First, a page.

True, a degree in business administration sounds useful, but in reality you lose too much time in the theory that in real life is not very useful. In my opinion, the really useful things in a business degree would be summed up in less than 6 months of practical lesson. And honestly I don't feel like throwing my time away just to get the "title" (you could call me Doctor LOL). And then, if I continued my degree, this would divert my concentration from programming.
In my opinion, soft skills are the most important thing, and combined with technical skills are a winning combination.

It sounds like you've already made up your mind.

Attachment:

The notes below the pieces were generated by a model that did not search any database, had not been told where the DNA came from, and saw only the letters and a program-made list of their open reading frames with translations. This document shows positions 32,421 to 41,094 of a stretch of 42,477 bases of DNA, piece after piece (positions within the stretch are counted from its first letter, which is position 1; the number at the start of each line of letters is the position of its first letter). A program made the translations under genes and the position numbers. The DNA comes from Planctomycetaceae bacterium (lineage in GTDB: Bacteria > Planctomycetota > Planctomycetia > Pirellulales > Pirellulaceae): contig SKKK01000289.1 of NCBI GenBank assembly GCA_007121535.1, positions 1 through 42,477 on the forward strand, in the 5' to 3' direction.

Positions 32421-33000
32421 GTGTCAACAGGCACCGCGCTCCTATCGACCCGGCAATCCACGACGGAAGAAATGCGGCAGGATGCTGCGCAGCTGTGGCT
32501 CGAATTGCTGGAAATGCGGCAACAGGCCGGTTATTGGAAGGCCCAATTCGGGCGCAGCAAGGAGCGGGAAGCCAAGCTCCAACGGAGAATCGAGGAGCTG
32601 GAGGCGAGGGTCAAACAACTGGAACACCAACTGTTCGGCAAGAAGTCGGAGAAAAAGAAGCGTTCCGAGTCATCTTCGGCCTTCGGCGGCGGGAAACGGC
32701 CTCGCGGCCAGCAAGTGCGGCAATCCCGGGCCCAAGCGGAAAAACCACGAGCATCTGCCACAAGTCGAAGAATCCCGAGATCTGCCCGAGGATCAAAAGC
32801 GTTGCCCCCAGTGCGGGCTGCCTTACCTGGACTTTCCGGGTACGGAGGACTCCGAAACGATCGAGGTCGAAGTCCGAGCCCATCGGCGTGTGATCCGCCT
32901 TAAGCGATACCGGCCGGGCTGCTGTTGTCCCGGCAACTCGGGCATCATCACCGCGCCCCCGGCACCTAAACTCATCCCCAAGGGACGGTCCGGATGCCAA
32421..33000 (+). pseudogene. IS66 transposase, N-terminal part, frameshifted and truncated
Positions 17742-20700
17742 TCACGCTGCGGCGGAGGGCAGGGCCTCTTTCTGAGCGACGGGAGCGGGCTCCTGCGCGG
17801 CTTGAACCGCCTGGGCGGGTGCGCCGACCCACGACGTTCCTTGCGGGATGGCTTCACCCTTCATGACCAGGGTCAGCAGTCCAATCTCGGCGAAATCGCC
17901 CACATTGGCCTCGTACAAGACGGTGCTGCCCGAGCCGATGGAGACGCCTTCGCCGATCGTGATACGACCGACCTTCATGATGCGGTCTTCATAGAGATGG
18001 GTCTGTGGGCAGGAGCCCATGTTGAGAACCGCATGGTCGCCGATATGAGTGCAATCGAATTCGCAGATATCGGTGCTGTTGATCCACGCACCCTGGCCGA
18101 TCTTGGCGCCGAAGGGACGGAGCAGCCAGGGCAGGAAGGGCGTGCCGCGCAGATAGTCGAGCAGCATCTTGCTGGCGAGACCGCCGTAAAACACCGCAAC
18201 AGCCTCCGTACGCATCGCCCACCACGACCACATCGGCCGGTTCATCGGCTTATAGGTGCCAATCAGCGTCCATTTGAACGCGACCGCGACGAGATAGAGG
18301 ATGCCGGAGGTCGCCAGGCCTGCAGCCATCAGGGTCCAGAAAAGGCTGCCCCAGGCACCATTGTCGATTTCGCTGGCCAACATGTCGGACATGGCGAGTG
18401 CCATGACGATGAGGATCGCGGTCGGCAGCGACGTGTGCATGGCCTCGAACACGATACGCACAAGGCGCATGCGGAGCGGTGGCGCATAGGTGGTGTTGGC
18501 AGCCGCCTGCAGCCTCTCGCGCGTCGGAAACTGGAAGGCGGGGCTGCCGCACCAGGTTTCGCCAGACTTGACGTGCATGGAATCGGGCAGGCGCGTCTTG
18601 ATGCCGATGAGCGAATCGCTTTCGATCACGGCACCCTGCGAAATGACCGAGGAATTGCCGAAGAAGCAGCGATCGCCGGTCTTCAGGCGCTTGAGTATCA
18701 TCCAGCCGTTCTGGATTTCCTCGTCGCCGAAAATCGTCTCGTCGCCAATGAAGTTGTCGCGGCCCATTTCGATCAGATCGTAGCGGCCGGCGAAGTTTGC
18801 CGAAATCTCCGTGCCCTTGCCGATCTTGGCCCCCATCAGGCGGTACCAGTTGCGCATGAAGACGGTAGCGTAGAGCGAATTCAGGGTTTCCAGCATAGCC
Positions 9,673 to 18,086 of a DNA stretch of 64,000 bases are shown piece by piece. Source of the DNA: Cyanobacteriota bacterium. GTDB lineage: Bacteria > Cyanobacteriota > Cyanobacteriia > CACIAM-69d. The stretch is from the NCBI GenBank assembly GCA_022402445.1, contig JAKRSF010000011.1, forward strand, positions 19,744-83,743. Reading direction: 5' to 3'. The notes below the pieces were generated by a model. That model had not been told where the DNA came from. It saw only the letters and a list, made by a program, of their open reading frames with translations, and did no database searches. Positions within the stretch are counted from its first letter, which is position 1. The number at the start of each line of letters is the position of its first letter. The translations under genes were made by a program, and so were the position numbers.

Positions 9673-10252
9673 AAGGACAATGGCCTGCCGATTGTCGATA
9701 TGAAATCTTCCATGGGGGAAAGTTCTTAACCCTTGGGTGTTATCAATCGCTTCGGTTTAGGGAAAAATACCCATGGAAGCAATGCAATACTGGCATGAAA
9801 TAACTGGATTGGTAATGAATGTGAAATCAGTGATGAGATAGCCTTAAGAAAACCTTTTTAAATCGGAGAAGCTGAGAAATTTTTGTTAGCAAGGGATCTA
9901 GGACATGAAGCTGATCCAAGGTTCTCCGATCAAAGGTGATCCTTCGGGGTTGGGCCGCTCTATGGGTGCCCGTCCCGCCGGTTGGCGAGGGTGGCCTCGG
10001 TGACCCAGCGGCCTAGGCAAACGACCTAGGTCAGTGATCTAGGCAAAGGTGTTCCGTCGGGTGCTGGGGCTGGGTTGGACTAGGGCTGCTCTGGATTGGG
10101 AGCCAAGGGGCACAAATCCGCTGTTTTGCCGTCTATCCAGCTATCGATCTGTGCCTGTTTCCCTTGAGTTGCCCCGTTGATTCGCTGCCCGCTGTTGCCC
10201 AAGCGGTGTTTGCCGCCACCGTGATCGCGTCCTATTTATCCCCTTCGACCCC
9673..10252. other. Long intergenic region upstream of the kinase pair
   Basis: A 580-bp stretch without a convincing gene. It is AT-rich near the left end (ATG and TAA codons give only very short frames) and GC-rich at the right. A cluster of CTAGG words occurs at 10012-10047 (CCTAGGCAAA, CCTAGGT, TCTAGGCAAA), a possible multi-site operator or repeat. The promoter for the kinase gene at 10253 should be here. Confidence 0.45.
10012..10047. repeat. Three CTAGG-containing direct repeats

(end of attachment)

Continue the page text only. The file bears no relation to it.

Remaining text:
As languages I'm now at the basics, I'm learning HTML5, CSS3, JAVASCRIPT, and to use bootsrap 4. I'm focusing on the front-end.
Do you think there are too many things I'm trying to learn? I bought the "Complete Web Developer Course 2.0" course by Rob Percival on Udemy (I recommend it - although in my opinion it treats too many topics and not very thorough) and bought two books:
1.HTML & CSS
2.JAVASCRIPT & JQUERY
Both by John Duckett .

I don't know much about frontend courses, I'm sorry that I can't help.

Maybe I'd focus on learning one thing at a time (but not very in-depth yet), and then on how they integrate together. Having a broad overview is ok at the beginning.

Maybe you're right, I'm exaggerating and I should concentrate on fewer things. The question is that to create online businesses you need to know various languages ...

I don't think you necessarily need a lot of tech to create an online business. There are people on this forum making good money with static websites and digital marketing, they probably just know the programming tools you've listed.